Challenges and departmental turfs should be explained so the new SEO manager knows what battles he or she may be facing. This kind of preparation can help anticipate cooperation or resistance when determining what assets will be useful from various departments.
a) Announce hiring of the new SEO manager beforehand.
b) Publish the accomplishments of the new SEO manager so he or she will be well received.
c) Arrange for the new SEO manager to meet with various departments beforehand to gain perspective on how SEO can enhance various departmental objectives.
SEO might be a part of marketing, or it can be a department of its own. At any rate, a new SEO manager must leverage any enthusiasm to build the types of lasting relationships with other departments that will serve well in implementing vital changes in site structure and content. Get this buy-in from the very start.
3. Eliminate red tape
Kevin Cheng made a point regarding the role of bureaucratic red tape that can hinder SEO progress. How do you eliminate the red tape to execute needed changes? Again, the answer is early education and pre-selling ideas to stakeholders.
Upper management must have a clear picture of how SEO can help the company achieve its goals and why SEO trumps all other Internet marketing tactics. The SEO manager must identify potential roadblocks and get upper management to support him or her when there’s resistance.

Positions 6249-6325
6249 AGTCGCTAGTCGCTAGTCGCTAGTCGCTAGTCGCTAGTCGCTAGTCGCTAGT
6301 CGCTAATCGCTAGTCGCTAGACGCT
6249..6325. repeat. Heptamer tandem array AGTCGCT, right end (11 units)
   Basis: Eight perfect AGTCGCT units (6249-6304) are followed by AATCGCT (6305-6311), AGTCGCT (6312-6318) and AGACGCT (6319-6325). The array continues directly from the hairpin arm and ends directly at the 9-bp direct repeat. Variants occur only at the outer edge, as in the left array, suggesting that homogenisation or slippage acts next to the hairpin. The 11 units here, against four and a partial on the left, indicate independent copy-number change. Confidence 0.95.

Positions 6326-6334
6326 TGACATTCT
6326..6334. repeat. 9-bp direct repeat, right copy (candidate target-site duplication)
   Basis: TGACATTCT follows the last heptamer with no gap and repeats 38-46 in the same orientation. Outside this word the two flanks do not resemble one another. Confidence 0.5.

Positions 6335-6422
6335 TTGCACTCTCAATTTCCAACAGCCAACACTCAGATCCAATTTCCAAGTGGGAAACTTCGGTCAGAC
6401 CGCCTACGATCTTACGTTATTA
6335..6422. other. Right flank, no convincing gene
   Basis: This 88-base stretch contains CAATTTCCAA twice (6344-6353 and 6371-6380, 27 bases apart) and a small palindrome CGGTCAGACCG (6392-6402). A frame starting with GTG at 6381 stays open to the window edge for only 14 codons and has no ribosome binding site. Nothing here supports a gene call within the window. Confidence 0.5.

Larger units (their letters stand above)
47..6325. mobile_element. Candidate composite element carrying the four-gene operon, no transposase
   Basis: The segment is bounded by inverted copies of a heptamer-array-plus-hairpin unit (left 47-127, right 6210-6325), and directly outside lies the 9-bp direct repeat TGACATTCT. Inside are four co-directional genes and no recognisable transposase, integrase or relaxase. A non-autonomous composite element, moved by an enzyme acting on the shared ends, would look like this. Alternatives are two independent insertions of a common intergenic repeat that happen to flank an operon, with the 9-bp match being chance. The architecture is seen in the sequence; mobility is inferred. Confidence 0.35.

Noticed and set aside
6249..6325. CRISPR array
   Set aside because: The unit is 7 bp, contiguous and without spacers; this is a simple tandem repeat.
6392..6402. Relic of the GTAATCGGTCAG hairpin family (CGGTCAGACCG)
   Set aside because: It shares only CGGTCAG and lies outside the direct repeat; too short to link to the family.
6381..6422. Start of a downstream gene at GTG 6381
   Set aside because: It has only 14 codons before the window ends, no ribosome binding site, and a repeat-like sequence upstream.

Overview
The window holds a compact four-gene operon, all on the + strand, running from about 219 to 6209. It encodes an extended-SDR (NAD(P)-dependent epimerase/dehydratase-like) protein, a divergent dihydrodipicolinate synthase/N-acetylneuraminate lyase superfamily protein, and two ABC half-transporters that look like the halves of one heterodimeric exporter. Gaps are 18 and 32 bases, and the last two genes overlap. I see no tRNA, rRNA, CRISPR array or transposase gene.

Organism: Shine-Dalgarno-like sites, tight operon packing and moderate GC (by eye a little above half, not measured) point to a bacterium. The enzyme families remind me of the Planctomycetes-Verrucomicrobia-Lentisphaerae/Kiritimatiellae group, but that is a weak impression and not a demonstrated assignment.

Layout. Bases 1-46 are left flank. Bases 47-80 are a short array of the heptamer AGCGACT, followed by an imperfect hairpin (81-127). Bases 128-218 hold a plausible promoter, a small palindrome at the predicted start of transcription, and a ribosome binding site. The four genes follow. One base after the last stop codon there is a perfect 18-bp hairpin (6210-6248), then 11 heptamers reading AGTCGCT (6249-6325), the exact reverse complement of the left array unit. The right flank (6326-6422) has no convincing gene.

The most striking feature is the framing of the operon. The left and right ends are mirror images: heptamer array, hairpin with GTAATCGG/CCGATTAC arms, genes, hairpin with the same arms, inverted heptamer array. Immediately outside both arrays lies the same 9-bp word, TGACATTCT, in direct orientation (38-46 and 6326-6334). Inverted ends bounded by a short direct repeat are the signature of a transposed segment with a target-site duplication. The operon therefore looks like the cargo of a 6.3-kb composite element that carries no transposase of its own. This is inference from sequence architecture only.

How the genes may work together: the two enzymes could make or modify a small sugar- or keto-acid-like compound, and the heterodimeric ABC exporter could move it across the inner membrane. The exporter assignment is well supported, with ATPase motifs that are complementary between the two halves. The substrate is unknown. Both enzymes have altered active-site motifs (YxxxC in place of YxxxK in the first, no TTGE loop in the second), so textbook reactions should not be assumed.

Hire an SEO consultant to work with your SEO manager to get the team started in the right direction. With top management backing you up, you can implement the changes and track progress toward achieving goals.
a) Start with small projects and the low-hanging fruit, working up to more complex projects after recording a few successes.
b) Top management must give the SEO manager the authority to get changes made, tracked, and then reported on as progress is made.
c) The SEO manager should sit in on meetings in various departments to be aware of customer needs and product trends.
Basically, the new SEO manager needs to win hearts and minds over to the overarching SEO philosophy while getting to know the company and its short- and long-term planning goals, as these factors must be taken into consideration in planning the SEO strategy.
Success is the result of communication between management and the SEO manager on overall business goals and long-term company planning. Knowing the business goals, the SEO manager can develop a useful plan and strategy. This is critical because SEO executions will require consistent reporting progress to prove positive direction on a day-by-day basis.
Paul J. Bruemmer has provided search engine marketing expertise and in-house consulting services to prominent American businesses since 1995. As Director of Search Marketing at Red Door Interactive, he is responsible for the strategic implementation of search engine marketing activities within Red Door’s Internet Presence Management (IPM) services. John Faris, who co-authored this article, is Search Engine Optimization (SEO) Analyst at Red Door Interactive. The In House column appears on Wednesdays at Search Engine Land.
Some opinions expressed in this article may be those of a guest author and not necessarily Search Engine Land. Staff authors are listed here.